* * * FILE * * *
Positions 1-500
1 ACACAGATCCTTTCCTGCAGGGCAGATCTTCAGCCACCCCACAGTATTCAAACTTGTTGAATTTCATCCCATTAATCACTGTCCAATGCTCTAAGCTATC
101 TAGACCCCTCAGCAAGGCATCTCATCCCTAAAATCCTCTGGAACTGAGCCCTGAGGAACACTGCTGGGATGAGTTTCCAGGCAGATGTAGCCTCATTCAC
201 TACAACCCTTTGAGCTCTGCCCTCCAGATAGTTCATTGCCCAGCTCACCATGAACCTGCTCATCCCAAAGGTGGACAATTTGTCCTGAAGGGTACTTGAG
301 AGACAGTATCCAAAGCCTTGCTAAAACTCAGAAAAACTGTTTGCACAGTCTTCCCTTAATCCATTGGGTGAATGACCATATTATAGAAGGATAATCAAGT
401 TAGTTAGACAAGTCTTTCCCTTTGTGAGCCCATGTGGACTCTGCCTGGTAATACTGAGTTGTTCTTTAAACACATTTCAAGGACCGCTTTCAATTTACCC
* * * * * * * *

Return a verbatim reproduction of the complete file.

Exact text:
Positions 1-500
1 ACACAGATCCTTTCCTGCAGGGCAGATCTTCAGCCACCCCACAGTATTCAAACTTGTTGAATTTCATCCCATTAATCACTGTCCAATGCTCTAAGCTATC
101 TAGACCCCTCAGCAAGGCATCTCATCCCTAAAATCCTCTGGAACTGAGCCCTGAGGAACACTGCTGGGATGAGTTTCCAGGCAGATGTAGCCTCATTCAC
201 TACAACCCTTTGAGCTCTGCCCTCCAGATAGTTCATTGCCCAGCTCACCATGAACCTGCTCATCCCAAAGGTGGACAATTTGTCCTGAAGGGTACTTGAG
301 AGACAGTATCCAAAGCCTTGCTAAAACTCAGAAAAACTGTTTGCACAGTCTTCCCTTAATCCATTGGGTGAATGACCATATTATAGAAGGATAATCAAGT
401 TAGTTAGACAAGTCTTTCCCTTTGTGAGCCCATGTGGACTCTGCCTGGTAATACTGAGTTGTTCTTTAAACACATTTCAAGGACCGCTTTCAATTTACCC